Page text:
Colloquia

Meetings are held at noon in the Boardroom of the SAR Administration Building at 660 Garcia Street, Santa Fe, New Mexico unless otherwise specified.

For more information, please contact scholar[at]sarsf.org or call (505) 954-7240.

September 2014
Colloquium
Wednesday, September 24, 2014, 12:00–1:00 pm, Free Living at the Base of an Active Volcano: Search for Serenity Doug Schwartz, Senior Scholar and President Emeritus, School for Advanced Research A volcano on an isolated island north of Sicily named Stromboli erupts every fifteen minutes or so sending hot ash and flames several feet into the air. About every ten years, it erupts violently with deadly force. How do people cope with living with this danger?
October 2014
Colloquium
Wednesday, October 1, 2014, 12:00–1:00 pm, Free Race, Identity, and the Poarch Band of Creek Indians Kelly Fayard, Associate Professor of Anthropology, Department of Sociology and Anthropology, Bowdoin College, and Anne Ray Resident Scholar, SAR The Poarch Band of Creek Indians, first noted in published records in the 1940s by anthropologist Frank Speck, is located in Alabama, a place where many incorrectly assume that no Native people remain.
Colloquium
Wednesday, October 8, 2014, 12:00–1:00 pm, Free Comanche New Mexico: Indigenous Archives Severin Fowles, Associate Professor, Department of Anthropology, Barnard College, and Weatherhead Resident Scholar, SAR We are accustomed to describing eighteenth century New Mexico as a Spanish colony and reading its history from this perspective.
Colloquium
Wednesday, October 15, 2014, 12:00–1:00 pm, Free Indigenous Militancy and Creativity in the Peruvian Amazon: A Forty-Year Perspective on the Awajún Struggle for Cultural Survival Michael Brown, President of the School for Advanced Research The Awajún (Aguaruna) people of Peru’s Upper Amazon have emerged as one of South America’s most influential indigenous societies, known for an ironclad commitment to self-determination and an ability to mobilize other indigenous peoples in common cause.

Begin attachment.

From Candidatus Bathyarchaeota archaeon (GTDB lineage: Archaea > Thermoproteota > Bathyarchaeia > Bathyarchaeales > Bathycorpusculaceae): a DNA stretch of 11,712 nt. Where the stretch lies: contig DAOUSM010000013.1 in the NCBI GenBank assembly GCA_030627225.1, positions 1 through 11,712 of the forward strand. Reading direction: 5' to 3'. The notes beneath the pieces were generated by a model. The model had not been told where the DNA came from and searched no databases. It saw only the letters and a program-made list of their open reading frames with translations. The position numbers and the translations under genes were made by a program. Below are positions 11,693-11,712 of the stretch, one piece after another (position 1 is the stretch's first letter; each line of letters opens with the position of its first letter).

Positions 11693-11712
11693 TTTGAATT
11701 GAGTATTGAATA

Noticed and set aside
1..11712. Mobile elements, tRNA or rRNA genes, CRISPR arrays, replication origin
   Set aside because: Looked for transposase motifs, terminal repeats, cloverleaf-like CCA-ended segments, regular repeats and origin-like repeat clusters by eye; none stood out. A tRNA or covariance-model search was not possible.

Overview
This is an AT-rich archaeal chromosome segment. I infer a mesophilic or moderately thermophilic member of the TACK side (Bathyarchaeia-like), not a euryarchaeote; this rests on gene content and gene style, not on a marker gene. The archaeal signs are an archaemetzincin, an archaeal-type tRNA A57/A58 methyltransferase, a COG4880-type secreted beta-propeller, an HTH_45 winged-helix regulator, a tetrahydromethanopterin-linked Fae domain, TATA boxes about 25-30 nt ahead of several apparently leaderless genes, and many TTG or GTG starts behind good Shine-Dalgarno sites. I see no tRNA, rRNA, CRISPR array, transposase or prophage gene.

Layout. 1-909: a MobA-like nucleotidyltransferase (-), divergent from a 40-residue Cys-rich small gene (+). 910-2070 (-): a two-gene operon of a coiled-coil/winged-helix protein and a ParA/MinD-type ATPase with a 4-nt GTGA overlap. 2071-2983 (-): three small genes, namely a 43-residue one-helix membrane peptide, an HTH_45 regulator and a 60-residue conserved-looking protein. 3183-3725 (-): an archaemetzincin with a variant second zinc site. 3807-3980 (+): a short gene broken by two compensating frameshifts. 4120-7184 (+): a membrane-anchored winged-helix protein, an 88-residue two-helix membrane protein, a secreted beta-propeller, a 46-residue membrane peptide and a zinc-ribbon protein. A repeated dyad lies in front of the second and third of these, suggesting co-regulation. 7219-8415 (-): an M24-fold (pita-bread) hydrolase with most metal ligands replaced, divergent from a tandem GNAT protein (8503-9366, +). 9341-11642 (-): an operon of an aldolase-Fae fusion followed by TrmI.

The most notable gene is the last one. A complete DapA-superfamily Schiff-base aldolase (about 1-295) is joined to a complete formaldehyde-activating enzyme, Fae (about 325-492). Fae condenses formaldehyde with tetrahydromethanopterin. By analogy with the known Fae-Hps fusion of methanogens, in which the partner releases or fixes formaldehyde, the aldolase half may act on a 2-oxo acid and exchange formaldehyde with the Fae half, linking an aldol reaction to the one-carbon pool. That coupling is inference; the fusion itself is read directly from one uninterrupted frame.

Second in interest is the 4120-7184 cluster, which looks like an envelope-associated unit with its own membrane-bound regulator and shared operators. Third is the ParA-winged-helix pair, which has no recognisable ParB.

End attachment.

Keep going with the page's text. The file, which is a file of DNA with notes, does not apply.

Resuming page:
Colloquium
Wednesday, October 22, 2014, 12:00–1:00 pm, Free The Archaeology of the Pueblo Revolt and Spanish Reconquest at Tunyo, San Ildefonso Pueblo, New Mexico Joseph Aguilar, PhD Candidate, Department of Anthropology, University of Pennsylvania, and Katrin H. Lamon Resident Scholar, SAR The first systematic investigations at the mesa-top refuge community of Tunyo at San Ildefonso Pueblo offer new insights into the pivotal post-revolt period of pueblo history, where in 1694 nine Tewa villages led a successful defense against the reconquest efforts of Don Diego de Vargas.
Colloquium
Wednesday, October 29, 2014, 12:00–1:00 pm, Free The Changing Roles of Ethnicity and Education as Determinants of Fertility: The Case of Kinshasa David Shapiro, Professor of Economics, Demography and Women's Studies, Pennsylvania State University In the mid-1950s, a large-scale survey carried out in the Belgian Congo found substantial differences in fertility of different ethnic groups, with groups from the north of the country in particular showing comparatively low fertility and a high incidence of sterility.
November 2014
Colloquium
Wednesday, November 12, 2014, 12:00–1:00 pm, Free From Gypsy Work to EU Recycling: Waste, Race, and Environment in Bulgaria Elana Resnick, PhD Candidate, Department of Anthropology, University of Michigan, Ann Arbor, and Weatherhead Resident Scholar, SAR Understanding how waste is produced, collected, stored, circulated, transformed, destroyed, and defined can tell us much about the organization of social life. This becomes clear when observing the Roma (Gypsy) minority in Bulgaria, who comprise about 10 percent of the total population.

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